The citizen-led walking conversations were a strategy to, on the one hand, collaboratively explore the different neighborhoods of Berlin with new arrivals, and in doing so, to foster an improved navigation of the city. On the other hand, the collective walks were an opportunity for urban practitioners to actually familiarize with temporary citizens and to learn about their stories, their home-countries and cultures, and their new realities in Berlin. During feedback sessions, the practitioners reported back that the urban walks were a relevant approach for their professional development. The experience triggered further reflection on how to design for displacement and as a way to stimulate communication, in McNevin’s terms, between the “insider” and the “outsider.”23

In response to harsh asylum laws and regulations, the project provided opportunities for walking participants to exit a state of suspension, embodying the idea that “integration” begins from the moment migrants arrive, rather than from the acquisition of full citizenship. Internships in architecture firms were one way to help temporary citizens to leave the monotonous routines of camp life and to return to activity. The opportunity to practice the German language while walking helped temporary citizens to engage with and participate in the city’s infrastructures more effectively.

Along the walk, participants have discussed housing issues, unveiling the harsh conditions in which temporary citizens have to experience every day in camps. These discussions have led to collectively rethink ideas about social housing and mixed living, as is currently being tested in some of Berlin´s co-housing projects.24 A jointly-reached conclusion was that co-housing projects were increasingly required, in which full and temporary citizens would share common spaces and thereby learn to live together in the literal sense. The exercise of walking together through Berlin was therefore a way to share experiences, to build connections and sometimes friendships, and a way to endorse cosmopolitan citizenship through the recognition of the active participation of temporary city dwellers in the social, cultural and political community.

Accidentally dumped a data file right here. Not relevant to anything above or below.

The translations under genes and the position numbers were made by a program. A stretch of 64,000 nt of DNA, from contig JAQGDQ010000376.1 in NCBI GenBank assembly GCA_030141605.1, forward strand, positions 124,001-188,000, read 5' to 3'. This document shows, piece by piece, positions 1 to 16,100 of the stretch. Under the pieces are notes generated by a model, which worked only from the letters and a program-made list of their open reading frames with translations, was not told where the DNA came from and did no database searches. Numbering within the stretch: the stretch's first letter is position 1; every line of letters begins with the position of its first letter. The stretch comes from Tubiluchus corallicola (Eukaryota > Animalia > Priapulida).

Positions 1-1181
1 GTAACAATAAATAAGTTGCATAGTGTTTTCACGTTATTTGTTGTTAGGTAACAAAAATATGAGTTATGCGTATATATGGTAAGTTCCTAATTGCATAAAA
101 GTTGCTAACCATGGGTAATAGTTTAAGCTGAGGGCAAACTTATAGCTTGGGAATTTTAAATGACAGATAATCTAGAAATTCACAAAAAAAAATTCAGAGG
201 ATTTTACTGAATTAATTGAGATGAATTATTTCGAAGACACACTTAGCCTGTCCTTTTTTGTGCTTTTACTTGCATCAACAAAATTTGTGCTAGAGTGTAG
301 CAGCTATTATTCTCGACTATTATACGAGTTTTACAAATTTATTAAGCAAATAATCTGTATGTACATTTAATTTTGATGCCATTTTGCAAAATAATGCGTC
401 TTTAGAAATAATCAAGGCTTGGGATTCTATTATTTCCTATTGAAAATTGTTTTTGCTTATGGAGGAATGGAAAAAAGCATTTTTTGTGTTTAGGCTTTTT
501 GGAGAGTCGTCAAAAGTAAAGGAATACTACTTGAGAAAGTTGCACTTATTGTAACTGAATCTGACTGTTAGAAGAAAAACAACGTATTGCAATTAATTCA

Fig. 1 Citizen-led walking conversation, Kreuzberg. Photo ISSS research and architecture
Fig. 1 Citizen-led walking conversation, Kreuzberg. Photo ISSS research and architecture

Walk 2 — From Camp to City: walking with temporary citizens